If there’s one thing that I thought would never appear in my diary of a Friday night it would be attendance at a Labour meeting. But go I did, and was I glad, for inspirational simply doesn’t say enough.
Now this was no ordinary Labour bash, or at least not as I might imagine one to be. There was no singing of The Red Flag, and no one addressed the gathering as brothers, or sisters for that matter. The only person I have heard do that is a certain Mr Sheridan, though in his case it adds to his already plentiful oratorical skills.
Alan Bissett it was who opened proceedings; a poem, delivered superbly; the audience hushed, then rapturous. Bissett it was, in that picture the other day, who said that voting No says to London ‘we don’t care – do to us what you please’. He’s not wrong. Then it was over to the politicos. Allan Grogan I have talked about before. Such good common sense. Carolyn Leckie was on too, former comrade of Brother Sheridan, but now flying the flag for wimmenfolk, and doing it well.
Then we had the star turn. 26 years a Labour member at Westminster, followed by 8 as an Independent at Holyrood. Dennis Canavan is of the Jimmy Reid school. Old Labour, traditional, principled, of the people and for the people. So we were reminded of what it was that saw Labour come into being, what they once stood for, back in the days before they left Reid and Canavan, and thousands more, behind; before they lost their scruples, and their balls. Dennis deserved his standing ovation, from an audience inspired.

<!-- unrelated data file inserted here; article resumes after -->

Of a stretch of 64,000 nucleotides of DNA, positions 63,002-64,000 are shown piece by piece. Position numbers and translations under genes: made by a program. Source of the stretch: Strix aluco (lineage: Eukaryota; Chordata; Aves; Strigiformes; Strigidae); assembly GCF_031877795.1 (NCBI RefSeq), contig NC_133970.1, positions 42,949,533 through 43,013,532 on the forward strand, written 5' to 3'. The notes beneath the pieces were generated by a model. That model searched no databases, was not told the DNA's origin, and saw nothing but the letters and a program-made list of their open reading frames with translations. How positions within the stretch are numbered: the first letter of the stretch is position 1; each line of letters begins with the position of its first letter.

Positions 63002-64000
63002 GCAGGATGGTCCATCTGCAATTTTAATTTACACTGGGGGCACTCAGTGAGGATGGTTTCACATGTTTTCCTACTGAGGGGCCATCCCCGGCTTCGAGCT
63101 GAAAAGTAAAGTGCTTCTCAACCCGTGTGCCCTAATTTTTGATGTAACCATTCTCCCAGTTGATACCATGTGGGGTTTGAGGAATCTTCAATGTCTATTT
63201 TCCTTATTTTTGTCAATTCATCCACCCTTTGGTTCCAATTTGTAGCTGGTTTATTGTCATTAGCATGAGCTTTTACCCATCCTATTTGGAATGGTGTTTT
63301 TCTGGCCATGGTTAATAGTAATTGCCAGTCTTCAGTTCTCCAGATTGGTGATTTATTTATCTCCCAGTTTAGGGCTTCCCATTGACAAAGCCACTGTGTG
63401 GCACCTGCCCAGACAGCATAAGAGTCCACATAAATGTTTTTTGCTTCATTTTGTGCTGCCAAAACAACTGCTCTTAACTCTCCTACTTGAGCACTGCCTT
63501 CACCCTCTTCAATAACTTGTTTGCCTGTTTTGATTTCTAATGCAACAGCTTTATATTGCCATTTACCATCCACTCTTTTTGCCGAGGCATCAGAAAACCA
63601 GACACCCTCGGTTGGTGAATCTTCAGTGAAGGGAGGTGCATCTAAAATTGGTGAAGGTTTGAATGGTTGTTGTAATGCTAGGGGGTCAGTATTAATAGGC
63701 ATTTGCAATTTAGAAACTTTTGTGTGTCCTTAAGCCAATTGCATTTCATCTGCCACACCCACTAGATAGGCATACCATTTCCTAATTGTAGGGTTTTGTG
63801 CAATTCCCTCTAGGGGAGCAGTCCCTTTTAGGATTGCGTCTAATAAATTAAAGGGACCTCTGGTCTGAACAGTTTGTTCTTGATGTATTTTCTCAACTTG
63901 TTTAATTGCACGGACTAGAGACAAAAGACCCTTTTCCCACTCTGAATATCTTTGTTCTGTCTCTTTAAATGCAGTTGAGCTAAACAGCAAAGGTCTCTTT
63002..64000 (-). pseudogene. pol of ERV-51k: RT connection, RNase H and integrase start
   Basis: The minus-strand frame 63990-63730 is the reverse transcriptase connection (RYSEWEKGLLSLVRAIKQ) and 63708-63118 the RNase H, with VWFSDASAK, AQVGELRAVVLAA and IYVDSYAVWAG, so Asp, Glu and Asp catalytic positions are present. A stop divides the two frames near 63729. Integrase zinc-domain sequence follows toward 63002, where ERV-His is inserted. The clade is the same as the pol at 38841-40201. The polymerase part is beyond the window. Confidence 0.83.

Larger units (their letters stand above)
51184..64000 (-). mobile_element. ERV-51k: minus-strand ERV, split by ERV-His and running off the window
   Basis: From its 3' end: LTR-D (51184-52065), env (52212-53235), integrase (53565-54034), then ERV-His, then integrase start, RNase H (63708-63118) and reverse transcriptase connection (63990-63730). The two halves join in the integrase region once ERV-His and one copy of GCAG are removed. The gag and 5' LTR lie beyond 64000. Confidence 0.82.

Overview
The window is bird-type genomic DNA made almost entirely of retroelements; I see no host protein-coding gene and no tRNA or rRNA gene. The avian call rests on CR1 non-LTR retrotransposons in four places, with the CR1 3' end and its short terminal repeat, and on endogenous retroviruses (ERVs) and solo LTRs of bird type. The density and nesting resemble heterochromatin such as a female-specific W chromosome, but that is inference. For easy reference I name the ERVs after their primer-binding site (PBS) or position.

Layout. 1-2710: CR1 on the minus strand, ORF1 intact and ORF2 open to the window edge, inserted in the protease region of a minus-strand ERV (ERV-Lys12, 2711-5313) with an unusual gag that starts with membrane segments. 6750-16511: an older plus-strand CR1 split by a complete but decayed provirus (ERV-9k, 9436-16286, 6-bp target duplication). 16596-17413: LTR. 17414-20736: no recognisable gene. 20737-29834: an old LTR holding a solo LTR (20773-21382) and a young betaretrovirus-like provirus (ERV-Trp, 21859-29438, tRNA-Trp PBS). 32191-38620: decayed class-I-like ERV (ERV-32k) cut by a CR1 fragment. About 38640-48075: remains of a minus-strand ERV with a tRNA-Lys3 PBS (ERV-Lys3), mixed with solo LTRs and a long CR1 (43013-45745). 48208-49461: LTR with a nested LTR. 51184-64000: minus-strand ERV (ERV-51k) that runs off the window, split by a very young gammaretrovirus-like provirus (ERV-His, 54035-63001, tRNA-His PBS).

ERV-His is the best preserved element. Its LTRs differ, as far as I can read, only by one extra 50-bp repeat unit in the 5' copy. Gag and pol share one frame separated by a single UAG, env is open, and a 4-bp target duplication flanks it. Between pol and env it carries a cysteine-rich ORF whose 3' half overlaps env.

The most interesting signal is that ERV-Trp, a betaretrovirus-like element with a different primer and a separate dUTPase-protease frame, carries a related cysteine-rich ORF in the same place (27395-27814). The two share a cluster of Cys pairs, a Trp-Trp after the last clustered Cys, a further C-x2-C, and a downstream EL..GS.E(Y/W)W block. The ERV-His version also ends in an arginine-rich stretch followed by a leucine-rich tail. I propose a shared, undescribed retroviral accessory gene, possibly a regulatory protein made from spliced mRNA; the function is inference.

For the Q&A after the break, of which I’ll talk later, they were joined by David Durkin and John McDonald. Durkin was another who brought hope, an insight into what’s happening with those that Labour think they own. For he’s a trade unionist. McDonald’s a professor, a think tank man, looking at the proposed Constitution.
Now what this august gathering have in common is a huge desire to make our society a better and fairer place, a more equal society, more prosperous too, for the benefit of our children and grandchildren. And uniting them in this drive is one word, Independence. And Labour hate them all for it.
There was a background too, a re-shuffle that day, of the opposition benches at Holyrood. Back comes Elmer, the finance role. The worst leader they ever had, before Johann that is, has a seat at the table. Darling’s man in Edinburgh perhaps. For Ken Macintosh dared criticise his leader-ene after her Something for Nothing disaster; and Darling squashed her idea of autonomy and now his man Elmer has Finance. But she’s supreme leader, or so we’re led to believe. Interesting times indeed.
And it all comes just as the Tories spread around the Something for Nothing message, and the two Ed’s, Labour’s hope for the future, buy into continued austerity, forgetting their roots in their quest for power; aiming only at the votes of middle-England, promising absolutely nothing, which is all they have to offer.
And the interval? Oh that was Citizen Smart, with his guitar, and his message. And here’s another song for you, the Bedroom Tax one. Enjoy.
So after all that there is hope for the future, a great deal of it. It is happening, and it’s happening with Labour’s grass roots, no matter how much they deny it; no matter the message of Project Fear as the No, Better Together mob is known internally. Roaming charges is the latest one for cross border scaremongering. That’s the charges that the EU will abolish before we even get to vote, an EU ruling that all the Project Fear parties signed up to just a couple of weeks ago. Oh dear.
The Red Flag was flying too, but this one had a white thistle in the corner. I like that.
Meanwhile here’s an excellent review of Labour’s position on Scotland, a timely posting over at Wings. The answer can only be the rampant opposition to anything from the SNP that this dithering bunch have entrenched themselves into. But as we’ve seen above, and as Rev Stu suggests, the members may not agree.